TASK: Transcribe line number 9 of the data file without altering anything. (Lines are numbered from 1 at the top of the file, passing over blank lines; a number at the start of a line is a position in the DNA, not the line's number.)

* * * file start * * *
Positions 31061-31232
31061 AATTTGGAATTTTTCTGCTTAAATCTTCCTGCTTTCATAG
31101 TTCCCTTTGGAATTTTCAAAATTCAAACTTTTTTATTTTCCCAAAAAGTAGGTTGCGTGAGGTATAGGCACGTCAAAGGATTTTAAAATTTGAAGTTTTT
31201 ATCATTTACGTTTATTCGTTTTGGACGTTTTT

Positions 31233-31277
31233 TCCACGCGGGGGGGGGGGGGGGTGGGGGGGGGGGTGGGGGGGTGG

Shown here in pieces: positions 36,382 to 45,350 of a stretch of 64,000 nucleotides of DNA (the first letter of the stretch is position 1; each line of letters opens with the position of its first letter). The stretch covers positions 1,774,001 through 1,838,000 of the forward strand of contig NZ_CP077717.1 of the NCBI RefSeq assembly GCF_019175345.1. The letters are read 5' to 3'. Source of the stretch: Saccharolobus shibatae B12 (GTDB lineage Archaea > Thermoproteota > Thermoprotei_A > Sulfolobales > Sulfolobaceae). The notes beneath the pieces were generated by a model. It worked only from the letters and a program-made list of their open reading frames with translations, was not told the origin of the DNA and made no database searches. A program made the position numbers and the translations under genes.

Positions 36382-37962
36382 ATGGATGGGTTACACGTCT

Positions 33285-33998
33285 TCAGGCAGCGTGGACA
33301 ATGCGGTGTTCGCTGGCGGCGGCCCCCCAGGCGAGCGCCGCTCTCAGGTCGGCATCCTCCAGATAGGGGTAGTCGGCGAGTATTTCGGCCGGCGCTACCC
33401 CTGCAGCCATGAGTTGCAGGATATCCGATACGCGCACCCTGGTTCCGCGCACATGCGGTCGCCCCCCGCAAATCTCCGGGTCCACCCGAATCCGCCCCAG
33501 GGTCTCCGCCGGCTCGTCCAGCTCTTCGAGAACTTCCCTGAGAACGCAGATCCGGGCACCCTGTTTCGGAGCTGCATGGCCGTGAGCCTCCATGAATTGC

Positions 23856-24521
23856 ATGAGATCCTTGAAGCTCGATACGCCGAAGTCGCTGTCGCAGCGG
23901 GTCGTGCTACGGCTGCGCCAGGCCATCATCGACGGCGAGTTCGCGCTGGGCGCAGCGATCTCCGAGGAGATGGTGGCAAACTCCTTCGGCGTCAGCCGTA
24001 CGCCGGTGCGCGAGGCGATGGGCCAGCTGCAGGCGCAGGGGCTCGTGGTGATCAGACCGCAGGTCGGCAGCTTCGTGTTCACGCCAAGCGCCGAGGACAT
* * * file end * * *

36382 ATGGATGGGTTACACGTCT